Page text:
A Story of Salmon, Stormwater, and Sustainability

The Green-Duwamish River faces many threats, including polluted stormwater runoff. Communities who invest in green infrastructure will help improve water quality in the Green-Duwamish River system.

This guest post by Mindy Roberts and Danielle Shaw from Washington Environmental Council is a part of our America’s Most Endangered Rivers® series spotlighting the Green-Duwamish River.

Imagine you are a salmon looking upstream in the Duwamish Waterway.

You hatched from the gravels of the Green River several years ago, grew to several inches, and swam downstream through Elliott Bay and on to the Pacific Ocean. Now you’re back to complete your life cycle. Your ancestors thrived in the cold, clean water, and many sustained the people who lived in the region. Today, your waterscape is far different, and fewer of you survive.

The Green-Duwamish faces a range of threats as it runs from the Cascades through the developed lands around Puget Sound. Generations of people harvested forests, grew food on agricultural lands, built homes and roads, and industrialized lands to serve our needs. We did not understand the negative impacts our actions had until things we value, like clean water and salmon, declined. Fortunately, millions of dollars and decades of work have been invested to clean up our legacy of industrial pollution, and we are slowly seeing improvements. Now we face modern threats that could undermine this tremendous investment.

Today, polluted runoff is our biggest source of toxic pollution in Puget Sound. Car fluids, pesticides, dog poop, cigarette butts – all those remnants of our day to day activities – are left on the pavement and swept up by the rains heading straight for rivers, lakes and streams.

Highway runoff kills Coho salmon. Salmon are not only a cultural icon of the Pacific Northwest, but a major food source around here, especially for tribes and immigrant communities living along the Green-Duwamish. Polluted runoff threatens our iconic salmon runs, our vibrant economy, and the health of our communities. The more we build out and pave over the natural landscape, the more pollution we’re sending straight to the Green-Duwamish River.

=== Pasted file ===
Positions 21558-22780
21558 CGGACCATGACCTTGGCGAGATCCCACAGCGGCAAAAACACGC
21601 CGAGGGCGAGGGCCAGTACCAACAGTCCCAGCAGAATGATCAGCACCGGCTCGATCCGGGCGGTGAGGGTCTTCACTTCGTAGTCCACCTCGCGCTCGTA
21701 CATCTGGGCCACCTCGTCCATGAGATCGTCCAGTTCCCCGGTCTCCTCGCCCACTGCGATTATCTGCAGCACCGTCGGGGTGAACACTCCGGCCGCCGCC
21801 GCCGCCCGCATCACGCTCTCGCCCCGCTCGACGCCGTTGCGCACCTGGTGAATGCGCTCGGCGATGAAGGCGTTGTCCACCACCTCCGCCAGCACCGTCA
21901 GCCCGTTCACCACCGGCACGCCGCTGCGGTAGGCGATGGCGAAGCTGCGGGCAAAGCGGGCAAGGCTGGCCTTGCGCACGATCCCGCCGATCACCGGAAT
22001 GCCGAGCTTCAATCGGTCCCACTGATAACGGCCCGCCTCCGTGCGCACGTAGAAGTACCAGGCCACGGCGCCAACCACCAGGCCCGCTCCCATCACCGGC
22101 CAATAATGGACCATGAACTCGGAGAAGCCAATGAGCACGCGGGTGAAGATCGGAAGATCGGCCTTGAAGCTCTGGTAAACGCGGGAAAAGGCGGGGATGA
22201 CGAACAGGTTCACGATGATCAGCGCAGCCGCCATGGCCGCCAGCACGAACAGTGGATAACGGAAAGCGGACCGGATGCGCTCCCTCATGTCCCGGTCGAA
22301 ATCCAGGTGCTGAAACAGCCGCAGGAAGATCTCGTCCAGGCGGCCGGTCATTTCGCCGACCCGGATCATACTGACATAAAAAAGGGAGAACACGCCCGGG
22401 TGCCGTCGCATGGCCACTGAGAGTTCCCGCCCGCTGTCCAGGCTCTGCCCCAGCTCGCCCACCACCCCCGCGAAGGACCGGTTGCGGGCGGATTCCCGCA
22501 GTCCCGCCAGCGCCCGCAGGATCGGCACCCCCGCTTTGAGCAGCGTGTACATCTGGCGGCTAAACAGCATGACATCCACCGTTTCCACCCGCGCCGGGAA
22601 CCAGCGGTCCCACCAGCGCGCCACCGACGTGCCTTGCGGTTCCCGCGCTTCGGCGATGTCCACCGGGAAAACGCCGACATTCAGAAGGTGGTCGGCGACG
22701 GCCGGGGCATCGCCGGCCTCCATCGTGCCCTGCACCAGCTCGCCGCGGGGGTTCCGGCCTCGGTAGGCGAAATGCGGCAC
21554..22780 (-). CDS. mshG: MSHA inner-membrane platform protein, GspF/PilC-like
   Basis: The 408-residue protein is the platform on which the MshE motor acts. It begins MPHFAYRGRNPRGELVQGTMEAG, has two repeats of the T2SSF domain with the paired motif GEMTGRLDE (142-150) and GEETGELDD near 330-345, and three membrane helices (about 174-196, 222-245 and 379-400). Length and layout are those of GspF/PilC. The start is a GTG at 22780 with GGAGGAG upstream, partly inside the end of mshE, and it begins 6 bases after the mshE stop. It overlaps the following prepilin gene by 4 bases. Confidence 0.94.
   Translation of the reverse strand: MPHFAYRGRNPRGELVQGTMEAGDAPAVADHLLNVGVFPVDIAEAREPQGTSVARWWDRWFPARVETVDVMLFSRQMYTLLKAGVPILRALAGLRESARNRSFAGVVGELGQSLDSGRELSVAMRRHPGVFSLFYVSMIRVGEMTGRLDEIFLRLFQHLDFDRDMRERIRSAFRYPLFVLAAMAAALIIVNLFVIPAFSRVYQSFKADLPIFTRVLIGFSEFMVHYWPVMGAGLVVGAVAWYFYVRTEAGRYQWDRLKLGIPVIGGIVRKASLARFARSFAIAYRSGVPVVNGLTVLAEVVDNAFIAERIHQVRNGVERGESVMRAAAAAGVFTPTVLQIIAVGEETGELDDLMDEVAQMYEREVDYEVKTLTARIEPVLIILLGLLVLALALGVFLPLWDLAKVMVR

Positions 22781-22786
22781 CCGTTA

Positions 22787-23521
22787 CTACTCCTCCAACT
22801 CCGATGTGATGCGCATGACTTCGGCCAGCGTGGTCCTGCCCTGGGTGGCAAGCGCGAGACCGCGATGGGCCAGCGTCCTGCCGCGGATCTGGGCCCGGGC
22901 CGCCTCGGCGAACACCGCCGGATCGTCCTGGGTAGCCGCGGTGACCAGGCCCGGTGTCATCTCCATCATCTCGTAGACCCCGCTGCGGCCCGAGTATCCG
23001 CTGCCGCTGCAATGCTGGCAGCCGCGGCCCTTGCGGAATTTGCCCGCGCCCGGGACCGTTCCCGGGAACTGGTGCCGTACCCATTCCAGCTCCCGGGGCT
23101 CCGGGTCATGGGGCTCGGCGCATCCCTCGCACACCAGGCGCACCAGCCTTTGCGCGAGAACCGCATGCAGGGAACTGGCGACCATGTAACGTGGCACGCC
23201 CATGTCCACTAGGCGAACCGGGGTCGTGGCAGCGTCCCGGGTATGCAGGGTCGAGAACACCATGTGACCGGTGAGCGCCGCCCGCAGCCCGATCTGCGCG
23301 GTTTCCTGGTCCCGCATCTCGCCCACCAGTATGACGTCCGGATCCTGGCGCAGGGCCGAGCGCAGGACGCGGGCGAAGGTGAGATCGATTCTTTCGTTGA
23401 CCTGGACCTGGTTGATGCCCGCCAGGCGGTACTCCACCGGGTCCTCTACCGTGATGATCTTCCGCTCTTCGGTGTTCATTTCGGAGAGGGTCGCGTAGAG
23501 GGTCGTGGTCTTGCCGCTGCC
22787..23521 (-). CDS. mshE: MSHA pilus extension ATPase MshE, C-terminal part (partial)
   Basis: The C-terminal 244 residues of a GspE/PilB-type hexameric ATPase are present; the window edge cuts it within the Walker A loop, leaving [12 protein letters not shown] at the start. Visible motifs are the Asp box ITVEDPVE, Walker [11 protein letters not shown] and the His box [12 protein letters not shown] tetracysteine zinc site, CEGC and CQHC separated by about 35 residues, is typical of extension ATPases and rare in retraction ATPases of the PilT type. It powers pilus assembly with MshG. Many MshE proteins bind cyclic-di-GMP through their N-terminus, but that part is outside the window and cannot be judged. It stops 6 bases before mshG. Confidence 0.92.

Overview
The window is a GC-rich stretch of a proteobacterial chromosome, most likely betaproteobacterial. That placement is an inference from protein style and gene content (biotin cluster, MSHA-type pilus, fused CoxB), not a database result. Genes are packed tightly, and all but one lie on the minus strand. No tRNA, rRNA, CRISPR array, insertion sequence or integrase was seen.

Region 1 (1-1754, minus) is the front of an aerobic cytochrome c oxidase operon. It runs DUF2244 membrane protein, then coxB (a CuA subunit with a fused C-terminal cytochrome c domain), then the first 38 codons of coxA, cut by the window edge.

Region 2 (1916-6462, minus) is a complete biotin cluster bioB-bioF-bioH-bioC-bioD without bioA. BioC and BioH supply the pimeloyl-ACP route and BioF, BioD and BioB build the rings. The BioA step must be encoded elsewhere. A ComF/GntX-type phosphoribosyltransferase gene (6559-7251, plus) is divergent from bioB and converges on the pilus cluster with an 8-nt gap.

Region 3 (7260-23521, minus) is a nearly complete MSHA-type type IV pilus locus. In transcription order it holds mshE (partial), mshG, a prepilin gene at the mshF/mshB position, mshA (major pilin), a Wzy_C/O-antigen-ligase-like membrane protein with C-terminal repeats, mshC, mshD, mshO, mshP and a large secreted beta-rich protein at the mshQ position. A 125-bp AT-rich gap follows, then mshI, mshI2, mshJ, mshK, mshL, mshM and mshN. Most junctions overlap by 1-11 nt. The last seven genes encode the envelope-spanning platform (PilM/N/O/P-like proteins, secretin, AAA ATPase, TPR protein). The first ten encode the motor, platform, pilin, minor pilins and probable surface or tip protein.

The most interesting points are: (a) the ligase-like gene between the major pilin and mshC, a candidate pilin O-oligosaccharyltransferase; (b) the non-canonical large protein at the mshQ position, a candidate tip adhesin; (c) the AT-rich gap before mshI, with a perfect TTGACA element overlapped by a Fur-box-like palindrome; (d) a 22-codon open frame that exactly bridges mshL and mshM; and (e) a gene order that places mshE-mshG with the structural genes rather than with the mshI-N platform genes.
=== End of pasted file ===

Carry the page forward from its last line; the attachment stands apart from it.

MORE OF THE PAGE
Rain gardens adjacent to South Park Bridge crossing the lower Duwamish help treat all the road runoff for the west side of the bridge. | Natalie Jamerson, Washington Environmental Council
Rain gardens adjacent to South Park Bridge crossing the lower Duwamish help treat all the road runoff for the west side of the bridge. | Natalie Jamerson, Washington Environmental Council

The Puget Sound region largely developed without stormwater controls because we did not understand the threat of polluted runoff. In the Green-Duwamish, uncontrolled runoff from our developed lands can also cause flooding and erosion, along with the toxic contamination.

Here at Washington Environmental Council, we think a lot about clean water, polluted runoff, and better solutions. Study after study has shown that low-impact development approaches and green infrastructure are far better than pipes and drains at managing polluted runoff and protecting our waters.

To save the Green-Duwamish, we must tackle our stormwater problem. This requires a coordinated effort to avoid the mistakes of the past as new development serves a growing population. We must also figure out how to address the biggest source of the problem: our already built out areas currently receiving no stormwater treatment.

While we work on addressing these stormwater challenges, you can help salmon today. Please join us in urging the U.S. Army Corps of Engineers to build a downstream fish passage migration system to protect and restore the Green-Duwamish River and its salmon!


Washington Environmental CouncilMindy Roberts and Danielle Shaw from Washington Environmental Council

Mindy Roberts and Danielle Shaw both work for the People of Puget Sound Program at Washington Environmental Council. Washington Environmental Council is a nonprofit, statewide advocacy organization that has been driving positive change to solve Washington’s most critical environmental challenges since 1967.

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